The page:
A Girl's Guide to Total Beauty
by Nikki Goldstein
$12.99 (pbk),176 pages, Ages: 9 and up.
In this fun, feel-good guide, girls learn to make the best of what nature gave them and celebrate their unique look.
Topics include: discovering your beauty type, keeping your skin fit, making the most of your features with makeup and pampering yourself.
This is a great pick-me-up for girls who want to be happy with who they are and not feel pressured to look like an impossible ideal.
If you like this, check out GirlForce, the first book in the series, and stop by www.girlforce.com.
Big Fat Little Lit
edited by Art Spiegelman and Francoise Mouly
Picture Puffin Books, 2006
$14.99, ages 9-12, 144 pages.
This amazing collection of 36 comic stories and games culled by Pulitzer Prize-winning cartoonist Spiegelman and his wife Mouly will have your traveler with their nose in the book until there's no more book to read.
Celebrity artists, from Maurice Sendak to William Joyce and David Macaulay, bring their singular wit and talents to the page.
Among my favorite strips, Olivia creator Ian Falconer's "Pretty Ugly," about an ogre girl who makes the scariest face ever, that of a human girl, but can't undo it.
Doctors can't figure out how to cure poor Anna the ogre and her grandmother consoles her, saying "Real beauty is on the inside, Sugar." But Anna's no wilting flower.
While hiding away in a shed, Anna thinks about what grandmother said and realizes that all she has to do to be "pretty ugly" again is to reach inside her mouth and pull her face inside out.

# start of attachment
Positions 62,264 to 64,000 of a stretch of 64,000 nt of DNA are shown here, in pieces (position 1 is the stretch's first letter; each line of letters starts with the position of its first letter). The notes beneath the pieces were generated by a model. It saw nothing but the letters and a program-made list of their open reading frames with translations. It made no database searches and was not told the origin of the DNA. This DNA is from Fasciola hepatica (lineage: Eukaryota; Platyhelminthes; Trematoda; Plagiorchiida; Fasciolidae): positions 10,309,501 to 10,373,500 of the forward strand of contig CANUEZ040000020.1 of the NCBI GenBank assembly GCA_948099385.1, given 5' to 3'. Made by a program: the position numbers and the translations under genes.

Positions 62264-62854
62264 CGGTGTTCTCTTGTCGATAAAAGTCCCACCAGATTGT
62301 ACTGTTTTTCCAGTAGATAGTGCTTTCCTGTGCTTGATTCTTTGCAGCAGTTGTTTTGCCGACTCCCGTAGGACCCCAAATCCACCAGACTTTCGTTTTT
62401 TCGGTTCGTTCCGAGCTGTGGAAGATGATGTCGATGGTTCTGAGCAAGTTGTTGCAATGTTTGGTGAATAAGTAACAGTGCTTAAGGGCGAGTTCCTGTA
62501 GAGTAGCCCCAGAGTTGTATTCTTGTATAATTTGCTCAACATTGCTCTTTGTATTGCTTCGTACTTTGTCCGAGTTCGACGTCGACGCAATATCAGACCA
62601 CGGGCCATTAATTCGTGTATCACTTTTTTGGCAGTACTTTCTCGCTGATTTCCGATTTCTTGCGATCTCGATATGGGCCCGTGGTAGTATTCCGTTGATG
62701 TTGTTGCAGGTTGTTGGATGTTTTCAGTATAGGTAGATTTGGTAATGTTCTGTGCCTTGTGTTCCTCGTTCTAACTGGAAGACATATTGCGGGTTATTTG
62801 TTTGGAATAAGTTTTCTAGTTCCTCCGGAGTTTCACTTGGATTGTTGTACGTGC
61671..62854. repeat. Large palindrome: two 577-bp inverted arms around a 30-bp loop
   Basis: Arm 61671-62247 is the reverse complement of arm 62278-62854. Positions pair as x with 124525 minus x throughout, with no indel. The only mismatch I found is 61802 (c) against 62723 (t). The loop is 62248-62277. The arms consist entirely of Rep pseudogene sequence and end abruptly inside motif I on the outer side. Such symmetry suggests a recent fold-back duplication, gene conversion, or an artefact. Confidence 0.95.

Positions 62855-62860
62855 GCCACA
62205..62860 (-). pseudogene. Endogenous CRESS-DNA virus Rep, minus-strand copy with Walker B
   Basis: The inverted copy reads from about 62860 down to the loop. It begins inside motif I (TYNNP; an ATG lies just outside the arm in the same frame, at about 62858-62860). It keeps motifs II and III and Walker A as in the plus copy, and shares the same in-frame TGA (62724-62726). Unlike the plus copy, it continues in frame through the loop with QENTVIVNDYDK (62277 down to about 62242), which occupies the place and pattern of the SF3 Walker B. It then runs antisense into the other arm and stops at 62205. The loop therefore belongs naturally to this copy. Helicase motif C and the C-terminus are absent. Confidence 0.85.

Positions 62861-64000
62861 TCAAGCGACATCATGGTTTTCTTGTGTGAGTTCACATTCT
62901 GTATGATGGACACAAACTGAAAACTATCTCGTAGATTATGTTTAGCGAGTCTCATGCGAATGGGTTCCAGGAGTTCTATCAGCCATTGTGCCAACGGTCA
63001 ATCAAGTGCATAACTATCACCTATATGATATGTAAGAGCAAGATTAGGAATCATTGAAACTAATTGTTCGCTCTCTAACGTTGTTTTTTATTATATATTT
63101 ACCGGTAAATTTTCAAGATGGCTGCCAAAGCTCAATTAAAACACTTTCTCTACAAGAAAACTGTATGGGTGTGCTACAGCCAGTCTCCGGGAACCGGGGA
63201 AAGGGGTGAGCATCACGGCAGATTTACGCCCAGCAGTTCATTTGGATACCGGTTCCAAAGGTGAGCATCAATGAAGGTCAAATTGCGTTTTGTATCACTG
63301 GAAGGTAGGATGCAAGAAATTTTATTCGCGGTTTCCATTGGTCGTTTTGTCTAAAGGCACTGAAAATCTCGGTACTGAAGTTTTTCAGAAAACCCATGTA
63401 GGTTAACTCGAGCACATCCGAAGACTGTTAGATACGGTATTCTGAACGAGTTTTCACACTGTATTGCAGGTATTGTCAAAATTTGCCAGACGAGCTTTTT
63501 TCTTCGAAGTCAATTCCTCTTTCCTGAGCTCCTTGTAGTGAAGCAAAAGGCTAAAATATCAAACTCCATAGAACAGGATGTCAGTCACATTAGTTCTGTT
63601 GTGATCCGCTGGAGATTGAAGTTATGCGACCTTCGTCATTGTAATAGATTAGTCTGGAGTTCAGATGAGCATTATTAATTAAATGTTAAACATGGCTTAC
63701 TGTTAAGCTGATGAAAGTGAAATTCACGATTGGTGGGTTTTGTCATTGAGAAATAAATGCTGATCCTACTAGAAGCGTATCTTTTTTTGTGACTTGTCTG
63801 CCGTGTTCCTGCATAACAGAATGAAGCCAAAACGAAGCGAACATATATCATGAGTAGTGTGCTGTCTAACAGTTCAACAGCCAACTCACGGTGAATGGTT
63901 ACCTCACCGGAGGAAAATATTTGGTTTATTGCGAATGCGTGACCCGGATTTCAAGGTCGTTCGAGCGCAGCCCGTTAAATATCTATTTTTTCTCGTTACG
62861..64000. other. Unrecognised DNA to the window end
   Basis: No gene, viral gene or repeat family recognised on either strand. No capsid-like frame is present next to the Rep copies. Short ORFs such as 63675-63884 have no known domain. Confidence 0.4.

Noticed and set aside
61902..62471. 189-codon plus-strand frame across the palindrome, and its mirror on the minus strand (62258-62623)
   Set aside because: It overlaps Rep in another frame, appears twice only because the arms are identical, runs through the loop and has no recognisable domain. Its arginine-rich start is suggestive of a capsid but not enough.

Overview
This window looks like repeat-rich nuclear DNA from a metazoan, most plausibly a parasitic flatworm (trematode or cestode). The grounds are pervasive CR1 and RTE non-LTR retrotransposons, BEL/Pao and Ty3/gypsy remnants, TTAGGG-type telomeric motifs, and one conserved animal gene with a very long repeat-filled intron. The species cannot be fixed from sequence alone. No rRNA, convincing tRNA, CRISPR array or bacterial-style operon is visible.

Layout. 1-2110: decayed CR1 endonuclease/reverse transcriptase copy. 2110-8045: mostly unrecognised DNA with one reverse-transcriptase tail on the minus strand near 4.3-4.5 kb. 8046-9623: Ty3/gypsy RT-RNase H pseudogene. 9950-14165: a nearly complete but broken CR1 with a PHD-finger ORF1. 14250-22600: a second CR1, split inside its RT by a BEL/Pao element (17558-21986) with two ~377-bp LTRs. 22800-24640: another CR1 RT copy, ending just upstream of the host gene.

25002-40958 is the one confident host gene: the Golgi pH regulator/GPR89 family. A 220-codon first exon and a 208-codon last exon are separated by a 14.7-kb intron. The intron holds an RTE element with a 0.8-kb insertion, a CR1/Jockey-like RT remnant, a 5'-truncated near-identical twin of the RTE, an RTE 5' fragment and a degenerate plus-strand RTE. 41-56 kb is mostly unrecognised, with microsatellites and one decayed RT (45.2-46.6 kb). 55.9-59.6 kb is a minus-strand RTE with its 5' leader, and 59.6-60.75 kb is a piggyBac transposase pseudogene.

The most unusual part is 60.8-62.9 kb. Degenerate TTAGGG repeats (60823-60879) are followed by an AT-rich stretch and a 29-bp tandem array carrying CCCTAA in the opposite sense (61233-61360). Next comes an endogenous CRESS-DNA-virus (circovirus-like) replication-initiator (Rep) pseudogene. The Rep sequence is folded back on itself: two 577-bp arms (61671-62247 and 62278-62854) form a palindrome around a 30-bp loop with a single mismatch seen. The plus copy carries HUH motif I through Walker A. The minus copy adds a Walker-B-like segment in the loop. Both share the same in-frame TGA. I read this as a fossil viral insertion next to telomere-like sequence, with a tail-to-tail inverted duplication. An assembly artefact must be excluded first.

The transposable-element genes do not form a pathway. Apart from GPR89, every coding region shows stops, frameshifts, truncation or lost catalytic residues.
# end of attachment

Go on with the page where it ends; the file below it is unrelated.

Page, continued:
As Anna beams with her exposed brain, eye sockets and nasal openings, her dad exclaims, "Ain't she adorable?"
Encyclopedia of Immaturity, Volume 1 and 2
the editors of Klutz, 2007 and 2009
$19.95, ages 9-12, 412 pages (Vol 1), 200 pages (Vol 2).
OK, this series was also on my 2009 Holiday Book Guide, but it's such a hit with my 11-year-old son that I'd feel remiss not suggesting it for summer traveling.
Packed with pranks, silly challenges and hysterical things to contemplate, it's every tween boy's dream of what a book should be.
This is a book that dares to be outrageous and will have your fellows reading back to you hilarious how-tos, like how to keep the plane seat next to you empty or make duct tape underwear.
There's lots of stuff to entertain them when they're stuck in the seats of a car or plane, like "Backseat Rituals."
Our boys immediately latched onto one called, "Trucker Honk." Every time they see an 18-wheeler, they look at the driver, pump their arm and wait for a honk back.
They also love the "back rub stories" -- one sibling shifts his back to the other, and the other tells him a story from the book and traces pictures on his back that go with the story.
Parents, consider skimming through the book before the trip and stashing a few crafts supplies in your carry-on, like duct tape, a plastic spoon and a black marker.